A pair of security flaws found in the Internet Systems Consortium’s (ISC) implementation of the DHCP protocol could leave users at risk of denial-of-service or code execution attacks, experts warned Tuesday.
Earlier this week, a pair of security flaws were found in the Internet Systems Consortium’s implementation of the DHCP that could leave users at risk for denial-of-service or code execution attacks.
According to an alert from the U.S. Computer Emergency Response Team (US-CERT), the vulnerabilities were discovered in ISC DHCP versions 3.0.1rc12 and 3.0.1rc13, the de-facto standard for all Unix and Unix-like systems, including Linux and BSD.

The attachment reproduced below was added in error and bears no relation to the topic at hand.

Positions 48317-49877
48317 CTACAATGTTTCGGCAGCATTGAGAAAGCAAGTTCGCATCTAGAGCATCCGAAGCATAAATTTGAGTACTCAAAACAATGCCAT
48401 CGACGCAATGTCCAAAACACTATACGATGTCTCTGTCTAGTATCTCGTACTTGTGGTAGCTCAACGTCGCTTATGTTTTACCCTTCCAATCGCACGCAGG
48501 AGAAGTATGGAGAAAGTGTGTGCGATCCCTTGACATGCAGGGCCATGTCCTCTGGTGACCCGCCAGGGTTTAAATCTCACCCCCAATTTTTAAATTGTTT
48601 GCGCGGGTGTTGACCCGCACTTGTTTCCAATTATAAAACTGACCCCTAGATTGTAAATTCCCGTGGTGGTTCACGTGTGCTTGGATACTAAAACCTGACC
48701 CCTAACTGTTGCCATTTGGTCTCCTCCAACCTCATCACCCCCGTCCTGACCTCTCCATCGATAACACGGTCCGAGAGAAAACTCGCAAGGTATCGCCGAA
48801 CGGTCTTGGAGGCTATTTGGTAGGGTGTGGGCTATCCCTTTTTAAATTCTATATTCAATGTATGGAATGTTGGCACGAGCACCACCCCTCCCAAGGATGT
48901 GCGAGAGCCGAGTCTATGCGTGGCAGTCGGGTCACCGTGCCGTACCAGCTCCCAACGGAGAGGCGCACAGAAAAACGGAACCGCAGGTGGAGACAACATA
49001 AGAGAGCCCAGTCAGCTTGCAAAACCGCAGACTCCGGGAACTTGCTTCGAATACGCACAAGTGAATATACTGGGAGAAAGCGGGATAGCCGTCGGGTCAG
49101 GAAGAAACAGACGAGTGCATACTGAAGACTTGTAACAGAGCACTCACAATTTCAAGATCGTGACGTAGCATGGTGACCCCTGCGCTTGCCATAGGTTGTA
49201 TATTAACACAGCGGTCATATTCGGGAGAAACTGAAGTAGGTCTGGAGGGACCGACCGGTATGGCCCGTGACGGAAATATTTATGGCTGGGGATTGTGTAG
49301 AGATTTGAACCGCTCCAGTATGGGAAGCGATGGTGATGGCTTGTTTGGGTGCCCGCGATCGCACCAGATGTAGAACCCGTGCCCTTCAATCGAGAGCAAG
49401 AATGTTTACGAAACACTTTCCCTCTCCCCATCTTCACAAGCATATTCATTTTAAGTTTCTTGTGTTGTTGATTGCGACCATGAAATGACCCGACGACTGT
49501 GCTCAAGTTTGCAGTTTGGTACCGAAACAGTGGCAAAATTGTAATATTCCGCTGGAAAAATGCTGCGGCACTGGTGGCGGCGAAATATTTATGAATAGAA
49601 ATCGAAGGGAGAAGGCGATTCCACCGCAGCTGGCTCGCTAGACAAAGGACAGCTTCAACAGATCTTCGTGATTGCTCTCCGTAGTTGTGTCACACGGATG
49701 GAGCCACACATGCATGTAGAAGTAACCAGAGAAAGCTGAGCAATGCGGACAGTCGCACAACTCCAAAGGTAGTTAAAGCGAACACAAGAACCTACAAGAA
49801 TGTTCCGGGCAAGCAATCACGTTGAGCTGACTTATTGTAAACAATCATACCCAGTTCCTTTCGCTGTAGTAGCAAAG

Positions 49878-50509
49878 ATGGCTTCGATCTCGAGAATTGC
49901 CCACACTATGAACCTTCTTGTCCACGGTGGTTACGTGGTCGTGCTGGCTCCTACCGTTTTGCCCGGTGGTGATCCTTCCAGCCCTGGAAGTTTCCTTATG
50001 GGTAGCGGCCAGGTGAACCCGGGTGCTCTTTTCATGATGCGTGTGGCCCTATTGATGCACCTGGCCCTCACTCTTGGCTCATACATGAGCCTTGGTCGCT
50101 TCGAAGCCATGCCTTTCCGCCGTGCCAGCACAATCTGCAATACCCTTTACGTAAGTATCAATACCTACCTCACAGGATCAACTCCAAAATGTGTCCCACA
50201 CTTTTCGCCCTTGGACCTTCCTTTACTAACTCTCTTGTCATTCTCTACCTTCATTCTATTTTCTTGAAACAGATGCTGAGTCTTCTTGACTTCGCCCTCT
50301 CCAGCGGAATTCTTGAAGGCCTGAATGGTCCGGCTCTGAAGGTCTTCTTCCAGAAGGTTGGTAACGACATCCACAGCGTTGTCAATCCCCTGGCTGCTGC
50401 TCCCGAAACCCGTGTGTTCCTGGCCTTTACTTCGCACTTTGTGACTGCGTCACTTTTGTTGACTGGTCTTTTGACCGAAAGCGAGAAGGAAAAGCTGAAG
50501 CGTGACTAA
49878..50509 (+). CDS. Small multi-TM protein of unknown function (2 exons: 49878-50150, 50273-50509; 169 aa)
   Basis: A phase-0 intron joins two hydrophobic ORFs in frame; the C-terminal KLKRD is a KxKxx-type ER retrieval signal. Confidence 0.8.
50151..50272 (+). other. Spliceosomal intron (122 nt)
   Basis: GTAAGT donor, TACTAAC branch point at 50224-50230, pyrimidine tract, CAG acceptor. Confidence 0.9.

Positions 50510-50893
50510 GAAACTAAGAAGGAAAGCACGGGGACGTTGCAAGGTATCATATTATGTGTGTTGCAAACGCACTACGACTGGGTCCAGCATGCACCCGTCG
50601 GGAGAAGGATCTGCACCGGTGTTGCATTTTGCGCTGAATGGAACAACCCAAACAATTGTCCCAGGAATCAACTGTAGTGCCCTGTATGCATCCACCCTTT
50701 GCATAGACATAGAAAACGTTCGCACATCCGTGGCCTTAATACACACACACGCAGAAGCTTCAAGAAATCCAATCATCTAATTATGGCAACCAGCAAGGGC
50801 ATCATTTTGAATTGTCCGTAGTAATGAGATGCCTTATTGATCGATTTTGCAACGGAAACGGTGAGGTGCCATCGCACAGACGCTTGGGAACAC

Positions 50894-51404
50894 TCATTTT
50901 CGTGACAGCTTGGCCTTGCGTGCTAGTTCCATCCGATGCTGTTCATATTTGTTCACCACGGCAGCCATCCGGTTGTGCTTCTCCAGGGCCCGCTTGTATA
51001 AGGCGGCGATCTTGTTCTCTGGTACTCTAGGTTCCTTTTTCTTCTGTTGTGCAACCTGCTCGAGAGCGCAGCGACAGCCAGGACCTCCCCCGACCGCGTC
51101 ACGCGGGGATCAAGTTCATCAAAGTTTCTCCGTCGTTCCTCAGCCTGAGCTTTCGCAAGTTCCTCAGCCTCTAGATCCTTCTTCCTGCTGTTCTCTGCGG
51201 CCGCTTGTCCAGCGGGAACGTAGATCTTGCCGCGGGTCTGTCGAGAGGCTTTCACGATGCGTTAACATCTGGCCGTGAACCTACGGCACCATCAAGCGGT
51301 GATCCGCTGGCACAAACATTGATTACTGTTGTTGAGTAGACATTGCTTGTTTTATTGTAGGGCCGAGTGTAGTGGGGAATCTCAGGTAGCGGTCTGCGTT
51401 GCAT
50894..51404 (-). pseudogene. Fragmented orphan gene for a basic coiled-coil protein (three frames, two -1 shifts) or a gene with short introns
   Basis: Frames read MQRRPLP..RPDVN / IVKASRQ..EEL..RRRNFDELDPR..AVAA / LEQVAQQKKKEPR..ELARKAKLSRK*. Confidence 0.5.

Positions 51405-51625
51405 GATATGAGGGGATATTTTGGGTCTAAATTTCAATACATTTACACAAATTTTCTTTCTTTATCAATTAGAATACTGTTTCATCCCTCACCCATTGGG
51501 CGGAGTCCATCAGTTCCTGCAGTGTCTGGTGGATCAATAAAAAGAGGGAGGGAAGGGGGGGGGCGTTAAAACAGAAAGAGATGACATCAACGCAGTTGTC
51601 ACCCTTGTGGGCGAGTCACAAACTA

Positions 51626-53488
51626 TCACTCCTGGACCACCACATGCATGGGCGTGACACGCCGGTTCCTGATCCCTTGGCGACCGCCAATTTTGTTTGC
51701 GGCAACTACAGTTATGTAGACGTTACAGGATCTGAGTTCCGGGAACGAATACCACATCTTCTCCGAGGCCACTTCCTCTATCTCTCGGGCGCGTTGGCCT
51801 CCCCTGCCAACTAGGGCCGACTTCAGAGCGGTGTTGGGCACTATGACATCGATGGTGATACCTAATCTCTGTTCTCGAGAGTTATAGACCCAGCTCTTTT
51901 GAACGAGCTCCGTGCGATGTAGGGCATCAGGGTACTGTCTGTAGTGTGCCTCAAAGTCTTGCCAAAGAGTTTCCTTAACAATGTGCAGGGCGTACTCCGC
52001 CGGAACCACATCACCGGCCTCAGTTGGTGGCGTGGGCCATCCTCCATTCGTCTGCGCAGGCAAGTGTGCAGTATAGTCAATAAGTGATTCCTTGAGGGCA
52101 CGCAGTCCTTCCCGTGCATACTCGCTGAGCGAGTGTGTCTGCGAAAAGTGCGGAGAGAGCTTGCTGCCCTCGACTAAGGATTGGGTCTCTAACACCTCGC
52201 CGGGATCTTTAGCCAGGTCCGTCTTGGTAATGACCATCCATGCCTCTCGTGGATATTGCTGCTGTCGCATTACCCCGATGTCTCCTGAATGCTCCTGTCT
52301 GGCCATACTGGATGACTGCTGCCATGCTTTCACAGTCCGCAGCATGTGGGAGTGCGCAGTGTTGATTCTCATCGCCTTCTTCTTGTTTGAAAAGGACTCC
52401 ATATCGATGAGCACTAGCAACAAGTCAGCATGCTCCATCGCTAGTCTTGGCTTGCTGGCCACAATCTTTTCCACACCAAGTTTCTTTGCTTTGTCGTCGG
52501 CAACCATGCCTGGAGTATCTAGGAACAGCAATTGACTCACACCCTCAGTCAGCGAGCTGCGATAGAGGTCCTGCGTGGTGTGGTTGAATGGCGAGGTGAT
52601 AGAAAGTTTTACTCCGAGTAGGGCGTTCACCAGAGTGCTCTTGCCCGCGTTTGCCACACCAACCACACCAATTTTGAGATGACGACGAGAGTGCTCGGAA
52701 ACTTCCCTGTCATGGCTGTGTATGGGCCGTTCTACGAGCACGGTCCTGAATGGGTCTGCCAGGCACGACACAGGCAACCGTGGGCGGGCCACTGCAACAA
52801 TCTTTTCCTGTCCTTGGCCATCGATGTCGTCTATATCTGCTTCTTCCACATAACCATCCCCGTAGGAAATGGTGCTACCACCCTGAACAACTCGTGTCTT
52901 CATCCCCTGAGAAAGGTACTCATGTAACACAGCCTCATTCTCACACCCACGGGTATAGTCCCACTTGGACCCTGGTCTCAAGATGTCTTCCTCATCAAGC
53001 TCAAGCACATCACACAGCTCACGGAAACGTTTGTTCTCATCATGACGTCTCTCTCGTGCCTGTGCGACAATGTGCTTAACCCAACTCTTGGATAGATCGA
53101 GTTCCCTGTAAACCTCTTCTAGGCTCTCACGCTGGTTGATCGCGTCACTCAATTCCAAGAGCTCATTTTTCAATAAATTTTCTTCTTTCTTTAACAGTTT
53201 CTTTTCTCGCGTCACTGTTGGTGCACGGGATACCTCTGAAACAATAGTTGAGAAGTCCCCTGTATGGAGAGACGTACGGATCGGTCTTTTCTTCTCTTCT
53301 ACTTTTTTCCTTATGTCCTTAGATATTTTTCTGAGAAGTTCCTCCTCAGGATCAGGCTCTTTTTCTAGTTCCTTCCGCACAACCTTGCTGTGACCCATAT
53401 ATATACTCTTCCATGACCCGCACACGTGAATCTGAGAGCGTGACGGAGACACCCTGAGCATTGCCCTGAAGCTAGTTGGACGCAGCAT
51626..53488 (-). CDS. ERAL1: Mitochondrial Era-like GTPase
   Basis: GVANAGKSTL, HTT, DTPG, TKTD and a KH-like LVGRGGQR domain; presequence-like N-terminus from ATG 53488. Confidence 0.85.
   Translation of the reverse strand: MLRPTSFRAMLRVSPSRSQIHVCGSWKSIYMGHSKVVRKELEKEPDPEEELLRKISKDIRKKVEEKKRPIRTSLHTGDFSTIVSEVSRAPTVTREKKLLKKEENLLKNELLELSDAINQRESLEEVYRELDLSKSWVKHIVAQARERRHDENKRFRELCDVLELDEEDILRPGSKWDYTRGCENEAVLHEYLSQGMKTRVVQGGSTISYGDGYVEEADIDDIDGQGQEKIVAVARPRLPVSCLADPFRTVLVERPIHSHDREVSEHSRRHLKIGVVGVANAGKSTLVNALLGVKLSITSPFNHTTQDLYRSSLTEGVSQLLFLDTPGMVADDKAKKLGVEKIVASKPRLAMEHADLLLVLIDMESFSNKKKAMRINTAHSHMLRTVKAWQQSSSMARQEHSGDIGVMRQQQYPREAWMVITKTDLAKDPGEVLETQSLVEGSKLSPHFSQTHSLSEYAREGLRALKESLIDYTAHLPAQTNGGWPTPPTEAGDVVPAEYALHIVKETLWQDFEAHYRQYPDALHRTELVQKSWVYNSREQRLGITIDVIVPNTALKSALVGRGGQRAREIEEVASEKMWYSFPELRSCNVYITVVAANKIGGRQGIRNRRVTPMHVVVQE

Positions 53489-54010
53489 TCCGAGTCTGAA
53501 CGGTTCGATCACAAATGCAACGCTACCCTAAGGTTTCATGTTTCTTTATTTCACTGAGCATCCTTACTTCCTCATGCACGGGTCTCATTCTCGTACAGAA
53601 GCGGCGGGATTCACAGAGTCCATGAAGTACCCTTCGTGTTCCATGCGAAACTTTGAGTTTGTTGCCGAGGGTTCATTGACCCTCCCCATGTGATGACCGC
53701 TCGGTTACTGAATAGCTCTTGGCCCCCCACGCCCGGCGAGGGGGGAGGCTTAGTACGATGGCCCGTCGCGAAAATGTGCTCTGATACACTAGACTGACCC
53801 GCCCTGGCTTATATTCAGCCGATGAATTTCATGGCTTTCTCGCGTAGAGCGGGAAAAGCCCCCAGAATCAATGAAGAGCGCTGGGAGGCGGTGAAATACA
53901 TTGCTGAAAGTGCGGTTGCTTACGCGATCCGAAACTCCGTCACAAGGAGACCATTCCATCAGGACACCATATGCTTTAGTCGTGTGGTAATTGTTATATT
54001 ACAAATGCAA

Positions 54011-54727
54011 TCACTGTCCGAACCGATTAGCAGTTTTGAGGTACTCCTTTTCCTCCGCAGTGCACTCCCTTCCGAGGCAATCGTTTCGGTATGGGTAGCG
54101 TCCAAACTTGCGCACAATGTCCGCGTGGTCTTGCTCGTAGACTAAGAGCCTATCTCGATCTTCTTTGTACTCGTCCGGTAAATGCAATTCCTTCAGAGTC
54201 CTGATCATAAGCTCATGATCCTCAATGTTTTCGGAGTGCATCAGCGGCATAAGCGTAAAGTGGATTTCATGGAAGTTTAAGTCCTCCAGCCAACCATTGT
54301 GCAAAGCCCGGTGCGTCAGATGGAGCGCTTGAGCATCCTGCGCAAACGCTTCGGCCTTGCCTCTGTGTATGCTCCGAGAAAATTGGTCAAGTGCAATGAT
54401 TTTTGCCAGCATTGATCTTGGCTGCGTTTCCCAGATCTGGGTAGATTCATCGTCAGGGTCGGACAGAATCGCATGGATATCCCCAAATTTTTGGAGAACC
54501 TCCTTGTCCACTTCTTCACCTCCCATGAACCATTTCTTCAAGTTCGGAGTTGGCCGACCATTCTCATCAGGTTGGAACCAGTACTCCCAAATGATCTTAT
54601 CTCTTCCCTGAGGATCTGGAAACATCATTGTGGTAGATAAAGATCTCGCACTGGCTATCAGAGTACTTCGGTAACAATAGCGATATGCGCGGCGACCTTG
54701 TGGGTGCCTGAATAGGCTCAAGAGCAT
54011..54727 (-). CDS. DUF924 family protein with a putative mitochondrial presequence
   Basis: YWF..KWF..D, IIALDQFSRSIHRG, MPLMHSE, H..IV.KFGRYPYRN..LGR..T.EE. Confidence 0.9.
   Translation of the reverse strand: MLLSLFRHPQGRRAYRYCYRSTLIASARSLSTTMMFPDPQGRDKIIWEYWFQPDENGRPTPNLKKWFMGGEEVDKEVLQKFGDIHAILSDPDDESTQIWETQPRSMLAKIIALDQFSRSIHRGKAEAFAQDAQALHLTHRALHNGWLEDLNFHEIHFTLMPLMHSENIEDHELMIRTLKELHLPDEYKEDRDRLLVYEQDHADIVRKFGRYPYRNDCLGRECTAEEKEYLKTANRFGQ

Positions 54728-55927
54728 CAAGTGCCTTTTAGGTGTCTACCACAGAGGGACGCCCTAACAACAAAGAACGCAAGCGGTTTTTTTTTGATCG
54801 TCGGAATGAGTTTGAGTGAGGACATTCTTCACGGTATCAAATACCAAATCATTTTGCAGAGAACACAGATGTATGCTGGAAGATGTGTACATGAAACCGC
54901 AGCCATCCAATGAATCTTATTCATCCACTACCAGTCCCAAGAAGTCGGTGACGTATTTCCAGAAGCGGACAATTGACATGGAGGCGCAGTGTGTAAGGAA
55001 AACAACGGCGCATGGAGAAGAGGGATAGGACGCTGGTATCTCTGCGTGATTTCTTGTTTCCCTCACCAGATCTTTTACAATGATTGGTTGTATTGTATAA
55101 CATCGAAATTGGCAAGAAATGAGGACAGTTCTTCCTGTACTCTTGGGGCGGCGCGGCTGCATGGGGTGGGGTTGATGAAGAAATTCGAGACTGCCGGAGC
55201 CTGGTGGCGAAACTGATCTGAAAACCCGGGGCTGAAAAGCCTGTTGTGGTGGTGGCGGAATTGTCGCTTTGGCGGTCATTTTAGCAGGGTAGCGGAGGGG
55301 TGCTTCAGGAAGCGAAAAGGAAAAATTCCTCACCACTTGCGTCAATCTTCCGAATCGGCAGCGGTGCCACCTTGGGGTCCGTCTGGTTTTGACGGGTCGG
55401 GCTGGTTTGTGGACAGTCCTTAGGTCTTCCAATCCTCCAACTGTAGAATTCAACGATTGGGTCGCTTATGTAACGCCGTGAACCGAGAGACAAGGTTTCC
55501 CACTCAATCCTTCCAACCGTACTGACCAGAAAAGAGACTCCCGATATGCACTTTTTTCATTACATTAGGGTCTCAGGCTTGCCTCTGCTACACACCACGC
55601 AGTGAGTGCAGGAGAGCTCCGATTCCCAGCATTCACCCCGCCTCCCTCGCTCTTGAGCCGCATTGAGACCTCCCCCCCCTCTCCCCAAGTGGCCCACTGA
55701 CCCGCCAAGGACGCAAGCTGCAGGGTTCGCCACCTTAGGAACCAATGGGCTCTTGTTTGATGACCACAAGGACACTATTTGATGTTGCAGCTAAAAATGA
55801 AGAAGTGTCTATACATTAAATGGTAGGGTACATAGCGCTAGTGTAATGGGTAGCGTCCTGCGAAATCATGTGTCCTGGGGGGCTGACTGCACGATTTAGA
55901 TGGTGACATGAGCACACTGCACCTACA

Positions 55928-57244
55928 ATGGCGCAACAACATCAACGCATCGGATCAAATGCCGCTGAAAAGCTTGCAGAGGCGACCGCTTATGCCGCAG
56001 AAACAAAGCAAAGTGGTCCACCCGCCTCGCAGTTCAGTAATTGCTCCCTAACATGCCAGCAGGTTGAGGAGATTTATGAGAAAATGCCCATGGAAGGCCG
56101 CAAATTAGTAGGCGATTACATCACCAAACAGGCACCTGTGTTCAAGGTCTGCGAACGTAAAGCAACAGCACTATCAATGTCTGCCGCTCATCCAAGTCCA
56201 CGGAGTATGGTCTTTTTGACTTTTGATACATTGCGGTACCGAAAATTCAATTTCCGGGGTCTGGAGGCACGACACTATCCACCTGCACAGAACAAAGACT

“All versions of ISC DCHP 3, including all snapshots, betas, and release candidates, contain the flawed code,” US-CERT cautioned.
DHCP, or Dynamic Host Configuration Protocol, provides a framework for assigning dynamic IP addresses to devices on a network. With dynamic addressing, a device can have a different IP address every time it connects to the network.
The ISC’s freely-distributed reference implementation supplies hosts with network configuration data and allows a DHCP server to dynamically update a DNS server, eliminating the need for manual updates to the name server configuration
The consortium confirmed the existence of the buffer overflow problems in ISC DHCP Daemon versions 3.0.1 Release Candidates 12 and 13 and urged users to upgrade to versions 3.0.1rc14.
It is not the first time the ISC has been forced to issue a fix for buffer overflows in its DHCP implementation. Last January, multiple vulnerabilities were detected
during an internal source code audit.
The ISC is a nonprofit group that develops production quality Open Source reference implementations of core Internet protocols.
This article was originally published on InternetNews.com.